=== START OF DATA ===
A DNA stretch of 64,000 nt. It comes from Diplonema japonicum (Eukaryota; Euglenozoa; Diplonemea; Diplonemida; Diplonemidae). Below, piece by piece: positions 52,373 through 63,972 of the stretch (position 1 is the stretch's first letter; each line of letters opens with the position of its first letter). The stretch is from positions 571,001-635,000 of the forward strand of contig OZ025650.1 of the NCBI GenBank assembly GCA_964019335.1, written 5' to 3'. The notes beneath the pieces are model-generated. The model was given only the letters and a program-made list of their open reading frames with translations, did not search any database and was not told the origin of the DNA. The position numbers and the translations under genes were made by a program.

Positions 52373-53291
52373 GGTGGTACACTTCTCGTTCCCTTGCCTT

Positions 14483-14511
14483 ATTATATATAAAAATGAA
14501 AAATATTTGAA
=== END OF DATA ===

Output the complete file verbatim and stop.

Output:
A DNA stretch of 64,000 nt. It comes from Diplonema japonicum (Eukaryota; Euglenozoa; Diplonemea; Diplonemida; Diplonemidae). Below, piece by piece: positions 52,373 through 63,972 of the stretch (position 1 is the stretch's first letter; each line of letters opens with the position of its first letter). The stretch is from positions 571,001-635,000 of the forward strand of contig OZ025650.1 of the NCBI GenBank assembly GCA_964019335.1, written 5' to 3'. The notes beneath the pieces are model-generated. The model was given only the letters and a program-made list of their open reading frames with translations, did not search any database and was not told the origin of the DNA. The position numbers and the translations under genes were made by a program.

Positions 52373-53291
52373 GGTGGTACACTTCTCGTTCCCTTGCCTT

Positions 14483-14511
14483 ATTATATATAAAAATGAA
14501 AAATATTTGAA